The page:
Freelancers don’t get sick.
Freelancers don’t go on holiday.
Freelancers, self-employed and startup people are often told these supposed rules, and many start believing them. Well, I’m a freelancer and I just came back from a holiday. Before that I happened to fall ill for a week. I’m happy to report the world did not end.
So, let’s rethink those freelancer myths and instead take better care of ourselves so we can be better at what we do. Here are a bunch of don’ts that I think all freelancers should absolutely do.
1. Do this don’t: Let the phone ring.
Yeah, you heard me right. Just don’t pick up. Or, at least, not when it doesn’t suit you.
The problem with phone calls is that you rarely have control over when they happen. Emails are less disruptive. You can read them later, schedule times for replying, while the phone can seriously interrupt your workflow. If the phone rings at an inconvenient time, simply call back later. And don’t you dare feel bad about it!
However, make sure to stay professional. Always get back to people in a timely fashion and make sure you don’t forget. I use an IF recipe that sends missed calls to my Todoist. That way I can swipe calls away on my phone and forget about them for now.
2. Do this don’t: Go on sick leave.
An ex-coworker once told me the story of a friend of his, who always worked through her common colds and flus, doping herself with flu meds — until she dropped dead at 32. Yup! There’s your scary lesson!
I’ve met a lot of people, especially women, in my life who buckle up and work through everything. Working while you are properly sick can put a serious strain on your heart though. And keeling over 35 years early? So not worth it, simply to please a few clients now.
Fortunately, clients are humans too (most of the time), and they will be surprisingly understanding if you tell them you have to take it slow for a few days because you’re ill. If they don’t understand that, they’re definitely not the right clients.
3. Do this don’t: Resist working 24/7.
A lot of people believe that as a freelancer you have to be available 24/7, but you wouldn’t do that for any other job – and if you would, then we have to have a conversation about that anyways. You’re not doing anyone any good by wearing yourself out.
So, whether it’s a day off or the often overlooked break after a few hours of hard work — you need breaks. Without them, you haemorrhage productivity faster than you can say “We’ve got a bleeder!”
Set up a few rules to stick to unless it’s crunch time. Don’t work on weekends or — if working weekends is your jam — take a day or two off during the week. Don’t work into the night — unless you’re a night owl and work only at night. Don’t stuff your own business into your own time. Monika Kanokova keeps reminding freelancers that they need to not only work in but also on their business. I absolutely agree. But remember that this is part of your office time as well — not part of your free time.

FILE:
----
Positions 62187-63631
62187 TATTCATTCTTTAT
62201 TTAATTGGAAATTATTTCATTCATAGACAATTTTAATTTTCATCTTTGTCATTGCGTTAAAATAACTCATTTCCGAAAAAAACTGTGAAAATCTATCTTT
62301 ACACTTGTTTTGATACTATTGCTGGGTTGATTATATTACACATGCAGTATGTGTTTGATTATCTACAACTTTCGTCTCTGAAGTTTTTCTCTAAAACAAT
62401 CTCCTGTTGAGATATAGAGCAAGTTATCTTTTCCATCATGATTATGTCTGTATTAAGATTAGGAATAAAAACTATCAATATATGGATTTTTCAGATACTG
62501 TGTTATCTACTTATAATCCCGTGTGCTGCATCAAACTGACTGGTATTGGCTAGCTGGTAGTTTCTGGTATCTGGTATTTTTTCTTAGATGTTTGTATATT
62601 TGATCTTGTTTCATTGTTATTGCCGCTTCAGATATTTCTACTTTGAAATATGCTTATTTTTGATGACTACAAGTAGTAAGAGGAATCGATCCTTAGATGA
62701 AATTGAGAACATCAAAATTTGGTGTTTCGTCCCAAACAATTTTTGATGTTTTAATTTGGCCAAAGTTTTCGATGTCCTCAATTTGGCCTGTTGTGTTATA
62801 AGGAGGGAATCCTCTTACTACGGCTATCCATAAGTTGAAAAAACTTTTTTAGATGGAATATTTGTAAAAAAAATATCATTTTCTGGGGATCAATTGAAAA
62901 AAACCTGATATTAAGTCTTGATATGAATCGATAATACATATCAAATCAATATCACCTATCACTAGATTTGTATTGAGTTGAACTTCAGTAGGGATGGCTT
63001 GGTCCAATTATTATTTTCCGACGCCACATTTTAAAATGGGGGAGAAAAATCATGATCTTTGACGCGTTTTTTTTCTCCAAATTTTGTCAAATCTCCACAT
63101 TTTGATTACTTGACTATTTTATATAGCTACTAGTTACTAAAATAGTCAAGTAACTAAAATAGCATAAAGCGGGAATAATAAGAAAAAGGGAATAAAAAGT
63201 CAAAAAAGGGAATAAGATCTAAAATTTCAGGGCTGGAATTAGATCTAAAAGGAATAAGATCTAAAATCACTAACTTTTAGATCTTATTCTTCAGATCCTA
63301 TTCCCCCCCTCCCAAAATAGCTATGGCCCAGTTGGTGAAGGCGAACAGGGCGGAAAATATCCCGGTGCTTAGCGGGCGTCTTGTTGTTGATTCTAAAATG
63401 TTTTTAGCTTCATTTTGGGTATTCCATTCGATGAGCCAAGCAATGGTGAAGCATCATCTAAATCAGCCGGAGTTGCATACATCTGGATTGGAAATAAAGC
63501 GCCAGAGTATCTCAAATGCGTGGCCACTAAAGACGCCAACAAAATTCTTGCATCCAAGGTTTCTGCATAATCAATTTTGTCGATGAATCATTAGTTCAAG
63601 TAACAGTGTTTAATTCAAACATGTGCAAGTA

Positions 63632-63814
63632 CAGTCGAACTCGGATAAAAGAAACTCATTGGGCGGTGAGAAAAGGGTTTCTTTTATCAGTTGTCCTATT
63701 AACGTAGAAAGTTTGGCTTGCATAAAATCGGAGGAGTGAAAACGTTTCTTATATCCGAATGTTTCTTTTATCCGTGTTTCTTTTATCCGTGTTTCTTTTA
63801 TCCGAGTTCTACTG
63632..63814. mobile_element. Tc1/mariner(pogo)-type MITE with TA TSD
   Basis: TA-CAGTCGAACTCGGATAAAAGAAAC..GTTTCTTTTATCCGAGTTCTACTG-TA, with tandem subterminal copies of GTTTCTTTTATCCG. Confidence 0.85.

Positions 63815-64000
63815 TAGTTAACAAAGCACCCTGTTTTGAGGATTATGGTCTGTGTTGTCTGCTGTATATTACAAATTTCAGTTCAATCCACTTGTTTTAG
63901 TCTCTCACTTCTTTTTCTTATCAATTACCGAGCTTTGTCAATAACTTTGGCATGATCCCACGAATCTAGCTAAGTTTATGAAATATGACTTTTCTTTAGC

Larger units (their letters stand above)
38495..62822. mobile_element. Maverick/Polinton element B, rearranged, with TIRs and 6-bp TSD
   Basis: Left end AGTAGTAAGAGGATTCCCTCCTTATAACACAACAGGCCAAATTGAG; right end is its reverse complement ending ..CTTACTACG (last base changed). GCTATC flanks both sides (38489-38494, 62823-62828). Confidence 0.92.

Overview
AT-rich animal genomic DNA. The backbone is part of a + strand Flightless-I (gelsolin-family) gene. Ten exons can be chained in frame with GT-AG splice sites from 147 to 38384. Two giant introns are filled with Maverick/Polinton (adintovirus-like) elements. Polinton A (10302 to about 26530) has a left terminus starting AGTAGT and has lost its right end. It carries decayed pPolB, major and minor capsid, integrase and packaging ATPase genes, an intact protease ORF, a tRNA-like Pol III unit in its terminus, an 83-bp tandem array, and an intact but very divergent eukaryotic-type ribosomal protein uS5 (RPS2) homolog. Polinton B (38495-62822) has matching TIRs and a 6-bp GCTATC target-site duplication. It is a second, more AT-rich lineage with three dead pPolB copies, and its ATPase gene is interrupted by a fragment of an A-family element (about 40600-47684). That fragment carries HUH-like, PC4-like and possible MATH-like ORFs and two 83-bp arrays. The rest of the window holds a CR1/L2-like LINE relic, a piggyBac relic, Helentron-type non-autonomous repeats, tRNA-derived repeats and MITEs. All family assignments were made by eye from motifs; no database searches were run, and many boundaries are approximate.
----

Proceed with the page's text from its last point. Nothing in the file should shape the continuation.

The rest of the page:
Eek out time that is just yours/your family’s/your friends’. If you do that regularly you can come back to work with renewed vigour. You’ll be more productive that way. It’s very much like what they tell you on airplanes: Put your own oxygen mask on first, and then you can help others, i.e. take care of yourself, and then do the work for your clients. Sometimes a half-day at the zoo can do wonders for clearing your head.
4. Do this don’t: Take a holiday.
For many of us disconnecting completely seems impossible. But if you set everything up neatly you can keep all work-related communication during your time off to a minimum.
I told my clients well ahead of time that I’d be taking a vacation. Then we worked out together what could easily be suspended during my time off and what needed to be prepped beforehand. Blog scheduling is a blessing.
On my last day in the office I sent out a quick newsletter to all my clients, reminding them that’d I’d be off the grid for a bit and when I’d be back. And I posted similar information on LinkedIn and my Facebook page, so that people potentially wanting to contact me would be aware of this as well.
Remember this: The world will not end if you go off the grid. Any clients who take offense in you being human can sod right off.
5. Do this don’t: Say, no.
It takes a while to figure this one out. When you’re new to freelancing you’re obviously taking every job you can get, and that’s totally okay. After all, you have to build your brand, get clients, get your name out there. But, if things go well, you will find yourself swamped with work at some point. This is because you have taken on too much.
Take a close look at your projects. You will invariably find something you enjoy doing a lot less than all the rest. Some work will not be for you, some clients will not mesh with how you like to work. Now, get rid of those projects or don’t accept more work from those clients. It’s okay to say no. It’s better to say no than to say yes out of obligation or fear and then be stuck with a project you hate while not having the resources to take on an interesting project that came in later.
Which freelancers “rules” have you broken?